Software for Mac Users

I know there are a few topics based on software and mac. However, i still have a few questions.

I was all set to install Estelcam but found out that it is only for Windows. This led me to check out WINE but that looks like it is not supported on the newer Macs (MacOS 12.1).

So I think these are my options but would like to hear some opinions. I think I can use Fusion 360 for CAD and CAM but I would obviously need to learn the software.

It looks like i could also use OnShape for design and KiriMoto for CAM.

Are those the 2 best options for Mac users. Also what would be the best solution for simple engraving, plotting, and/or Vinyl. The two options above seem to mostly be for full 3D models…Not sure I am ready for that yet.

Any suggestions and or advice here.

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Some of the people round here seem to be comfortable running ten levels of emulation on a toaster, I’m not - just want a simple GUI I can understand and get on with it so here’s what I think. :smiley:

Be clear before reading further that my experience is zero. My machine is complete but has done no work as yet. However, I’ve spent a couple of years asking the same question (mostly rhetorically) and a little more than a year ago, decided to run with OnShape. (and with KiriMoto).

I found the OnShape learning process fairly smooth, it suits my way of working I guess and am pretty confident with that - KiriMoto will be my next step and it appears to be pretty well supported (here and on its own forum).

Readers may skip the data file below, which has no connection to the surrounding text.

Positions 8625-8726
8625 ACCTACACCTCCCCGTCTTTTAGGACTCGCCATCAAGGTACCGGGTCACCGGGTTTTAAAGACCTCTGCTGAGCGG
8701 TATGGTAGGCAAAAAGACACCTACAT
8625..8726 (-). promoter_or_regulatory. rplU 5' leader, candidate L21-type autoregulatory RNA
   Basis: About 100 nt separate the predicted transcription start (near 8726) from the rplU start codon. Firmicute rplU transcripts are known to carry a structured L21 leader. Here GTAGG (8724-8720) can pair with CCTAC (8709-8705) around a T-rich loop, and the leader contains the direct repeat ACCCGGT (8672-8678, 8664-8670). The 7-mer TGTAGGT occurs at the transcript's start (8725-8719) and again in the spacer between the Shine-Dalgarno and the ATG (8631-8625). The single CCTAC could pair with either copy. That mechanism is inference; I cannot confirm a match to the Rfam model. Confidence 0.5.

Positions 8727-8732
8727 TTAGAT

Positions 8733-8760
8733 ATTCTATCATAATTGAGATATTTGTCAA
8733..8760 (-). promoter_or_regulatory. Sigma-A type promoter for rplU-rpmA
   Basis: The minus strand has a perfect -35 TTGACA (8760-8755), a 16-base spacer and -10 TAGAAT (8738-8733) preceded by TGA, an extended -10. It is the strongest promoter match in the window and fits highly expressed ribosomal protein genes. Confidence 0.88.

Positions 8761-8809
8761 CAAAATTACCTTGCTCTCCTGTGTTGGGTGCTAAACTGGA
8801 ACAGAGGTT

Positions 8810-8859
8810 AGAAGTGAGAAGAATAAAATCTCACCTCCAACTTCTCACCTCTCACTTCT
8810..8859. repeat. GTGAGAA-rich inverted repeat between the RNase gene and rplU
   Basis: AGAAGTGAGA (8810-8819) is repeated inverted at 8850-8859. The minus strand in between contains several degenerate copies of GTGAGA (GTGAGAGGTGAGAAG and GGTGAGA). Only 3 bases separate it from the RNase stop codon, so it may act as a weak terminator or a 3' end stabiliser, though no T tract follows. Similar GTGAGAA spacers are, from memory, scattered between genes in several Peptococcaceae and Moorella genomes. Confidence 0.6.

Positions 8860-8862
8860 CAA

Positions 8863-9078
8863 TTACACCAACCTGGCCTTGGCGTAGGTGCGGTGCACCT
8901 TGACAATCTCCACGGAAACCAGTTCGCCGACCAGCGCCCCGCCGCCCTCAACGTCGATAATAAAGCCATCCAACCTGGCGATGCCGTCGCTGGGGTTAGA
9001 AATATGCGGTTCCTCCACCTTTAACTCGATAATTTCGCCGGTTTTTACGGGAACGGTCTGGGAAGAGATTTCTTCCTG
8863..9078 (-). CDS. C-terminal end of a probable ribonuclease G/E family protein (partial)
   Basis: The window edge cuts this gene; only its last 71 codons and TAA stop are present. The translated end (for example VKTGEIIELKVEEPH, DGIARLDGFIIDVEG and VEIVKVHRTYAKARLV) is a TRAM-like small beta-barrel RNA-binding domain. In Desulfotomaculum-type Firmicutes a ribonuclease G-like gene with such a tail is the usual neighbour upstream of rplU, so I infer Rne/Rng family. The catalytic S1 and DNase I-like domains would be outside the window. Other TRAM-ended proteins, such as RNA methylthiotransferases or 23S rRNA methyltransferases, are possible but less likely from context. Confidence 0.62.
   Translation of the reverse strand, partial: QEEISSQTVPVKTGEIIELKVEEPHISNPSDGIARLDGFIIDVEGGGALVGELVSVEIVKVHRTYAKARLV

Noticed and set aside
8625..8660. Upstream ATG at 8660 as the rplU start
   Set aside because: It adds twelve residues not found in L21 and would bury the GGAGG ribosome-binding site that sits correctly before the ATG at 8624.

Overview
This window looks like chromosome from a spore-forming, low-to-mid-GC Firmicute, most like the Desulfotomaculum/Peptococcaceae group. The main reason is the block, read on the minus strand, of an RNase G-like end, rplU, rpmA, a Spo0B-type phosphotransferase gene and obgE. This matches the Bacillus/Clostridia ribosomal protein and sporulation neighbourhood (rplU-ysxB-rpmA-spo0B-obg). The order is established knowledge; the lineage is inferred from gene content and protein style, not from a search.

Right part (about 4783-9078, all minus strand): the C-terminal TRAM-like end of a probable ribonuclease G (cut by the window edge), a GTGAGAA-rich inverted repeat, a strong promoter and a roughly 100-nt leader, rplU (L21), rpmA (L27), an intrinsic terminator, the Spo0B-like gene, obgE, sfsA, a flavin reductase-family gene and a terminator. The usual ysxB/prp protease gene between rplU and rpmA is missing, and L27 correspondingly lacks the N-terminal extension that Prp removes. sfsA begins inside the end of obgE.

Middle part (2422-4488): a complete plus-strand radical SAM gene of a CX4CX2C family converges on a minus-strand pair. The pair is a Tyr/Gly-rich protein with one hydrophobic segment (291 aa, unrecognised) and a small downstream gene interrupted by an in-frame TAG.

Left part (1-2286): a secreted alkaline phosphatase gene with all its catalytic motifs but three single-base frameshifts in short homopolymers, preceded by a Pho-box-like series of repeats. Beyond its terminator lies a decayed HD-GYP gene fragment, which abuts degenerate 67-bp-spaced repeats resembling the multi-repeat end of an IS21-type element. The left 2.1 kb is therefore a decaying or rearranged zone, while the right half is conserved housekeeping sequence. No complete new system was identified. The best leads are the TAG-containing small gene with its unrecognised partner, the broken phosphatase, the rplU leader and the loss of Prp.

OnShape’s limits for simple engraving I think are the pretty much complete absence of interesting fonts. At the moment there’s no way to add custom fonts to the very small standard range.

I have downloaded InkScape for that reason, but haven’t put my mind to it yet.

I have wondered, and continue to do so, whether there is some “affordable” proprietary software that would do the job? Which of the “VCarves” for instance would be similar in cost to a virtual machine + OS + whatever else?

Sorry to answer your question with two more, but I’m standing by with interest!

Peter H that is some great insight! It seems that I am in the same camp as you. I have my machine built and was able to get the Gcode saved and inputed fro the crown test. Other than that I have not done anything else.

I am eager to get my machine dirty so that is why I am now interested in the software but like you I would “just like it to work.” Maybe I will check out OnShape. I wonder if this can be used for engraving, plotting or vinyl cutting.